One of the disadvantages of hanging around with my mother and her friends is the constant talk of illnesses and death. They don't pretend to talk about the future, something they have relatively little interest in. It is enough to make you drink.
Day before yesterday, my mother's cousin was at her house when I arrived. It is not really her cousin, or rather is a third cousin.
"Meet your relative," my mother said. I had never met her before though my mother has known her all her life. They keep in regular touch with one another.
The woman was a talker. She went on and on and on about things I had no interest in. I never tried to interrupt or interject, though. I could tell there was little point to it. I just let her talk. . . and talk, and talk.
I left after an hour and a half having done little but grin and nod.
Yesterday morning, my mother emailed me that she got a call early in the morning that her cousin was in the hospital. I thought she might be there for her sister who was just diagnosed with cancer. But my mother didn't get to the phone in time as she was asleep in bed, so all she had to go on was a phone message.
When I went to my mother's yesterday afternoon, she told me that her cousin had gone to a Walmart on her way home and that her leg suddenly gave out. Her tongue and mouth were tingling. She sat down and took her blood pressure which was more than 200 over something. She drove to the hospital. She had had a stroke.
Jesus. The woman who wouldn't stop talking looked great. She looked healthy as a horse.
All of this is wearing on me badly.
When I left my mother's house, I picked up a falafel bowl for dinner and headed home to eat with the cat. I added a little chicken I had grilled to the mix and poured a glass of wine. The late afternoon (they are lasting until nearly eight o'clock now) was gorgeous. Now, my routine has become ingrained in me this pandemic year, and each evening after dinner, I do nearly the same thing. My after dinner drink finished, however, rather than pouring the next, I decided to take a walk to the dock on the lake. I don't know why I rarely do this, but it has somehow fallen out of memory.
I got there as the western sky was turning rosy against the deep blue above. Three kids were fishing from the dock, so I sat on a bench not to crowd them. For a bit, I was covered by Mayflies. Then a nice breeze set up and they settled back into the grass. I watched the boys cast their lines over and over without a bight. I used to come fish from this dock and I know that the weeds make it nearly impossible to catch anything. With each cast, they stripped the hydrilla and pondweed from their hooks.
"You guys catching anything but weeds?"
"Not tonight. Sometimes, though. It is better from a boat."
"They were schooling right out there the other night churning up the water, but you need a boat."
I nodded. Good kids. They handled their rods very well. After a bit, two of the boys packed up their stuff and said goodbye. The third boy continued to fish. He had a metal lure that whirred and churned up the surface water as he reeled it quickly in.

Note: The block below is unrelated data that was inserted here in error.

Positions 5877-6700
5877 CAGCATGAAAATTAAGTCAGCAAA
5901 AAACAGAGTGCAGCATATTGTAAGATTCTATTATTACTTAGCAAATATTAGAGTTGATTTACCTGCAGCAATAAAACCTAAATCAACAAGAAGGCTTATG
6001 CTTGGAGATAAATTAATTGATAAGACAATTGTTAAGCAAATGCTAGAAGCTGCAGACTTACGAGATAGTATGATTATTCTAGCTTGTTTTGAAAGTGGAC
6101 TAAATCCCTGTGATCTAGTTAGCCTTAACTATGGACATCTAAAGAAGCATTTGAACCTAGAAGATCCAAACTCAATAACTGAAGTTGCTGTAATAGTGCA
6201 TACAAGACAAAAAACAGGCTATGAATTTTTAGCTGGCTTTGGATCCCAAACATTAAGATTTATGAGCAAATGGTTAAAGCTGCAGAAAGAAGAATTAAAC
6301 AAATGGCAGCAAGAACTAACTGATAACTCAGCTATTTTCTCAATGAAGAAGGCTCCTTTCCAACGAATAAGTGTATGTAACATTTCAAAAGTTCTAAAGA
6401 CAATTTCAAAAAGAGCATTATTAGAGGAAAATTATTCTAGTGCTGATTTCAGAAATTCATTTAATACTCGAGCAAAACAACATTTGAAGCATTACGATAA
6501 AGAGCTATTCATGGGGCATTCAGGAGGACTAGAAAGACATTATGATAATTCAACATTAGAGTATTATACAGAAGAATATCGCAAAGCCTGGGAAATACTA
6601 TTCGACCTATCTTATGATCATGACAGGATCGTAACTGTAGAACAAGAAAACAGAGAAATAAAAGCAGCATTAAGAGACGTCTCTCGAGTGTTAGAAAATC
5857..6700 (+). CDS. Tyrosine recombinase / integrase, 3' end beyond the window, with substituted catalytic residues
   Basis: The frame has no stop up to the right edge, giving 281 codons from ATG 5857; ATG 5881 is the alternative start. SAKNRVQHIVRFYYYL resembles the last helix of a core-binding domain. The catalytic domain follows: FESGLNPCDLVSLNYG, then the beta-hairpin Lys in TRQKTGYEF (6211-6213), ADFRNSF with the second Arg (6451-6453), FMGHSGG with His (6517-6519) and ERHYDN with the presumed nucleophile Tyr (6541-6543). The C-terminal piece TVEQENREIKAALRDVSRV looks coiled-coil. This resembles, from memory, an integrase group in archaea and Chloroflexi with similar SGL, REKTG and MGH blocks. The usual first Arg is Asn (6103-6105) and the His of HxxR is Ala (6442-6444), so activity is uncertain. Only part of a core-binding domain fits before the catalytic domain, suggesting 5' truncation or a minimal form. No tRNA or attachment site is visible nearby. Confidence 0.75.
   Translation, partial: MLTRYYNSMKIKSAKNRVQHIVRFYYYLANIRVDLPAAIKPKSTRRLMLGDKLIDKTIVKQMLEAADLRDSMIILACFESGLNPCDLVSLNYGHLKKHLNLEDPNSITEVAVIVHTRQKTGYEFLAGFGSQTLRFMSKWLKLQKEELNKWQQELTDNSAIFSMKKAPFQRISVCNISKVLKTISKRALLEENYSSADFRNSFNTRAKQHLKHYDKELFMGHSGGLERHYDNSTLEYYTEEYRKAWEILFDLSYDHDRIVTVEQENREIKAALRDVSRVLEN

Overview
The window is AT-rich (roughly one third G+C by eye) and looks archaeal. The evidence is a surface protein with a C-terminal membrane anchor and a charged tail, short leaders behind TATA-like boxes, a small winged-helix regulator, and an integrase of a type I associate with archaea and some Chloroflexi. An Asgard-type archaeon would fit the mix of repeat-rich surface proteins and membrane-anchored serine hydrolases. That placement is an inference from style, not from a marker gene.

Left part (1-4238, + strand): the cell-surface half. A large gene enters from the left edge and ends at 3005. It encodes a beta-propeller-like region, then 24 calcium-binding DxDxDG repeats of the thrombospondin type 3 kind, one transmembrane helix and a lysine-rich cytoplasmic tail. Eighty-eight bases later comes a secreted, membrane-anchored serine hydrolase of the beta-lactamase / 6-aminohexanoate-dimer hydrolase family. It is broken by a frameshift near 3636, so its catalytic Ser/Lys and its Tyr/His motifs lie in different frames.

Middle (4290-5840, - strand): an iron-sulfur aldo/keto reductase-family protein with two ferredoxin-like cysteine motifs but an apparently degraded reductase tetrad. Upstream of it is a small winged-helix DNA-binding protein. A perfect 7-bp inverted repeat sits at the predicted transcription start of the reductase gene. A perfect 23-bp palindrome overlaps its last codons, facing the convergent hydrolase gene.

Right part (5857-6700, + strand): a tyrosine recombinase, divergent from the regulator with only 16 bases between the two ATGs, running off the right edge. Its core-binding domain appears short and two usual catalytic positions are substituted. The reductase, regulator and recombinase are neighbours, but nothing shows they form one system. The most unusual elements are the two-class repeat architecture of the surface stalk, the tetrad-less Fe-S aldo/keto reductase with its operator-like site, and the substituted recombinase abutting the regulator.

"That's an interesting lure. You can see the fish hit it on the surface."
"Yes, it's exciting. I usually fish surface. I catch them right in here, but the wind tonight. . . ."
I was hoping to see him get a hit, but the sun was setting and I decided to head back home.
"O.K. man. Good luck."
It was just a simple walk to the lake, but it was somehow transforming. It wasn't just the lake, though being out there was good and had me thinking about getting back into the natural world again. It was simply a matter of breaking routine. I was aware, once again, of the world around me that had disappeared from vision in the year of isolation.
A man and a woman were walking toward me on an evening stroll. He had an aristocratic manner and a very pretty wife. The wife gave me a sweet smile and held my gaze until they had passed. I realized then that I was probably wrong, that she was his daughter not his wife. But that is me. That is the way I think.
At home, I put on some water to make a cup of tea. I hadn't made tea for some time. Yes, I needed to drink more tea in the evenings, I thought. I need to change my habits a bit. I need to pay more attention.
Last night, I woke up in bed laughing. Half awake, I couldn't stop even though the dream and the cause of my laughter were very, very vague. I have only woken up laughing a very few times in my life, but last night's was a belly buster.
I got out of bed long after sunrise. Whatever was going on last night kept me in long slumber.
Today I will do something different. Oh, but wait. . . the a.c. guy comes for the semi-annual service mid-afternoon. Whatever I do, it won't last long. Still, it is an attitudinal as well as a geographical adjustment. Maybe I'll just go buy one of those carved mineral trays that unblocks your chakras.
Or maybe I'll go out and buy a new fishing pole.